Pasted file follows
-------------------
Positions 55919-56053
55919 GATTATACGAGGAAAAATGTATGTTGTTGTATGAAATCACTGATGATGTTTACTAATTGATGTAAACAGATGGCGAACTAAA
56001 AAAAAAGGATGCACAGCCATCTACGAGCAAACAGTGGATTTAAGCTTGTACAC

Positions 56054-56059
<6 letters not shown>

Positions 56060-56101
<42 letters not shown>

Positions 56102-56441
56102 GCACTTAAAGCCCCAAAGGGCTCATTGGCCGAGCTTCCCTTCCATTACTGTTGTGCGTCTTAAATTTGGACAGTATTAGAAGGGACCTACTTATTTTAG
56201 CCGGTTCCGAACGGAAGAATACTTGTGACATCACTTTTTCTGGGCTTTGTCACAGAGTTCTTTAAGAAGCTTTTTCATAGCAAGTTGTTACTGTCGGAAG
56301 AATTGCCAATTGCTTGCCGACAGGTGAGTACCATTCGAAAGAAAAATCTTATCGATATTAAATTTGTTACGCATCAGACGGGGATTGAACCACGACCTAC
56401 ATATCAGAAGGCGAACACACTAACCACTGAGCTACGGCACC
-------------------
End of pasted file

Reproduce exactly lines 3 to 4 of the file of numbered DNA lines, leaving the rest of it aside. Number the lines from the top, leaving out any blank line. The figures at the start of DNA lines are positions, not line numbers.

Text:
56001 AAAAAAGGATGCACAGCCATCTACGAGCAAACAGTGGATTTAAGCTTGTACAC

Positions 56054-56059